plant to the sugarcane industry (Holm et al. 1977, Godfrey and Wooten 1979,
Small 1933, Langeland and Burks 1998). By 1995 P. repens was reported
as naturalized in 75% of Florida counties (Wunderlin and Hansen 2004). As of
April, 2007, the Florida Exotic Pest Plant Council (FLEPPC) reports the species
as present in 57 of 67 Florida counties.
Panicum repens occurs along the entire east coast of Florida, including the six IRL watershed
LIFE HISTORY AND POPULATION BIOLOGY
Age, Size, Lifespan
Panicum repens is a perennial grass that grows to 1 m in height.
Panicum repens is a marginal species that occurs in and around shallow water.
It is found in more than 70% of Florida's public water bodies. The largest
Florida P. repens infestation, nearly 6,000 ha, is the infestation
occurring in and around Lake Okeechobee (Schardt 1994, Bodle and Hanlon 2001).
Panicum repens can reproduce sexually through flowering and seed production,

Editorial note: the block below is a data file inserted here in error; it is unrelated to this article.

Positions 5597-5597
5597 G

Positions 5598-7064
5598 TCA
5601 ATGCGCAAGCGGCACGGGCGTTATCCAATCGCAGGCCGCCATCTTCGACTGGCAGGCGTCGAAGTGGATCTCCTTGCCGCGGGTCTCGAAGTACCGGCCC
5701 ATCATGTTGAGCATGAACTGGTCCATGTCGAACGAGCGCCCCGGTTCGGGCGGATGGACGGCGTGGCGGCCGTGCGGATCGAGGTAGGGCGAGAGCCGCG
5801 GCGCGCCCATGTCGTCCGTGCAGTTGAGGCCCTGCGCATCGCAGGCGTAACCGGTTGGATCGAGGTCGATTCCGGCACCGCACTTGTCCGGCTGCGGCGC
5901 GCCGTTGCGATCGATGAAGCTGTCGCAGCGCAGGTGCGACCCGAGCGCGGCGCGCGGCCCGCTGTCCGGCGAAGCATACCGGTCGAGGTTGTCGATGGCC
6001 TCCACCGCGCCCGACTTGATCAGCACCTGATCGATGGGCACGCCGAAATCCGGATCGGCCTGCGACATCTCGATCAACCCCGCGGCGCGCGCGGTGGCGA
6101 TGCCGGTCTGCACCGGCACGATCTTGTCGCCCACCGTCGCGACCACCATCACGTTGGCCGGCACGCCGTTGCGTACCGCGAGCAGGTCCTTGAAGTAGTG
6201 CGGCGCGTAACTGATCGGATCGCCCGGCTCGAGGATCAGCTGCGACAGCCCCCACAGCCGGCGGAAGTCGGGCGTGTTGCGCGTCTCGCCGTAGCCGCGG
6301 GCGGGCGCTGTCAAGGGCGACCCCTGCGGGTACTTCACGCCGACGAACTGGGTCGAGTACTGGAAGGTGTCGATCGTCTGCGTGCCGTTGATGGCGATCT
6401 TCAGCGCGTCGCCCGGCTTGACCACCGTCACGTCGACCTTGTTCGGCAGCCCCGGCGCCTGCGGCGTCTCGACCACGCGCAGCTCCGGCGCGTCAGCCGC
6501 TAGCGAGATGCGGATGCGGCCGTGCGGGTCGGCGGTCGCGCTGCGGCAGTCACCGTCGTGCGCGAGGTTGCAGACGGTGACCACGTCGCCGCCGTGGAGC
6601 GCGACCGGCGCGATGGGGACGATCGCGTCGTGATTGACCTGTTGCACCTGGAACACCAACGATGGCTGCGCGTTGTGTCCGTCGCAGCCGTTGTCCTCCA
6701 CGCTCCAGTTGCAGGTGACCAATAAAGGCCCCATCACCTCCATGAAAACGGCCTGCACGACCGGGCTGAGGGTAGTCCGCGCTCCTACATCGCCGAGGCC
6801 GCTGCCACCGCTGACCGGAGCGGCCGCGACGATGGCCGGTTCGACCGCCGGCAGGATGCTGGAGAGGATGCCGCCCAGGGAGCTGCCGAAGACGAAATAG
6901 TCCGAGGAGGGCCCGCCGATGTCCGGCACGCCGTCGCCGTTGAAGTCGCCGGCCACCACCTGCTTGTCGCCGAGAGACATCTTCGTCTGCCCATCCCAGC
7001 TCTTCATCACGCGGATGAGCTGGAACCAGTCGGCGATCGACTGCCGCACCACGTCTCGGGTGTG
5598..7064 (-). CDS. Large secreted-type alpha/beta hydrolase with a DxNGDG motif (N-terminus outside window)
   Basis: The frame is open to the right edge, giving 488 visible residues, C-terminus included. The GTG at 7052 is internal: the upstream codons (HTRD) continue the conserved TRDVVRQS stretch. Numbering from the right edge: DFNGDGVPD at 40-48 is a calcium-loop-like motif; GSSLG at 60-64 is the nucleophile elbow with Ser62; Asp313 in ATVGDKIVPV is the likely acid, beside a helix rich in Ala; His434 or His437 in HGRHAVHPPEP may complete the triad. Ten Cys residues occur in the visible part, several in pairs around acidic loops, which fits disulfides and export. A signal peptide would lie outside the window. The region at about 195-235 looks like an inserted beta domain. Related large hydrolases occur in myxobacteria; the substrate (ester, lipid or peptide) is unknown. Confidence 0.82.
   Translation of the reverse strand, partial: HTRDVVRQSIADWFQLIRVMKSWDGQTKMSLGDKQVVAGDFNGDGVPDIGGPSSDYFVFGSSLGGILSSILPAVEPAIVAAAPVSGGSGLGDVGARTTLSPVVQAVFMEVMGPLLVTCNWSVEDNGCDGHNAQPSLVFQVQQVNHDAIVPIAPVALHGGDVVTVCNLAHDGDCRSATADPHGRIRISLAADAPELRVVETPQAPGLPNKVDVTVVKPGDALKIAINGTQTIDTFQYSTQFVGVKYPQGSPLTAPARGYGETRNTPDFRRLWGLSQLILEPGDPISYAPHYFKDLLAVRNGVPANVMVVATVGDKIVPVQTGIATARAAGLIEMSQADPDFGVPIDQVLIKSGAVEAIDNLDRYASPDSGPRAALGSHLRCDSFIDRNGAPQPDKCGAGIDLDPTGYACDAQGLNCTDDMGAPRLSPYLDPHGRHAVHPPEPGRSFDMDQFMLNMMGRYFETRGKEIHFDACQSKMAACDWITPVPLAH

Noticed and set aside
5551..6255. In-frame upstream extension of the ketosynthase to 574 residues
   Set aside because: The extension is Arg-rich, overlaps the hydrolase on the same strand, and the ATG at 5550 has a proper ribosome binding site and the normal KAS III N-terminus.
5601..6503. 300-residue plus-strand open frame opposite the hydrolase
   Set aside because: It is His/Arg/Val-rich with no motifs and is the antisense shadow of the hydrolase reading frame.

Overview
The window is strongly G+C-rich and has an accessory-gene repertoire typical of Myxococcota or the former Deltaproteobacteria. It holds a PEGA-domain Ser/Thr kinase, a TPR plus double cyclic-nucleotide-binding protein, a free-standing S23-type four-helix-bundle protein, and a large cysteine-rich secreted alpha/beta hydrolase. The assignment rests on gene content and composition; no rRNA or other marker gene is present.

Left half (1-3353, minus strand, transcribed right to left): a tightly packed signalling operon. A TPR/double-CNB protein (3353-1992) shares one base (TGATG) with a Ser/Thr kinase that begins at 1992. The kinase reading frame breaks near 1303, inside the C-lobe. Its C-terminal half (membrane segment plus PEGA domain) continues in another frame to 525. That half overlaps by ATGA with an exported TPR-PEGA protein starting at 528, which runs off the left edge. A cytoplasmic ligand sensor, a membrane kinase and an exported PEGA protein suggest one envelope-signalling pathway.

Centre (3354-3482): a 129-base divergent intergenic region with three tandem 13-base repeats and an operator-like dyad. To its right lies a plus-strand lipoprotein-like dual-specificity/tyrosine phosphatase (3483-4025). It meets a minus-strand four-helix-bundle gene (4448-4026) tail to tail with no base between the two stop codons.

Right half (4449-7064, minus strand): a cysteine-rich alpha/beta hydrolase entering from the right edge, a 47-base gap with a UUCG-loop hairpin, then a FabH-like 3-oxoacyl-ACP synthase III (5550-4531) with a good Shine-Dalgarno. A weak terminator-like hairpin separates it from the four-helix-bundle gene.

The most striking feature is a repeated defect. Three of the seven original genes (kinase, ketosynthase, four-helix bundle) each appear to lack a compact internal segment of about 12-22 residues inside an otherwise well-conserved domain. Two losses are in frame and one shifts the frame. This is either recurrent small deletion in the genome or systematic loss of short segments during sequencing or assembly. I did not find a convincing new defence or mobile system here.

though the principal means of propagation is reported to be rhizome extension
and fragmentation (Holm et al. 1977).
Small P. repens fragments can give rise to dense clonal stands through
vegetative growth and rhizome fragments buried as deep as 50 cm can send up new
shoots (Hossain et al. 1999, Brecke et al. 2001). The lack of apical dominance
also allows each node the ability to produce axillary buds along entire rhizome
lengths (Wilcut et al. 1988). Hossain et al. (2001a) reports that a single culm
emerging from a single rhizome bud produced approximately 23,000 rhizome buds
in a single year.
Populations are capable of flowering and producing seeds year-round, but seed
abundance and viability are highly variable (Whyte et al. 1959, Peng and Twu
1979, Wilcut et al. 1988).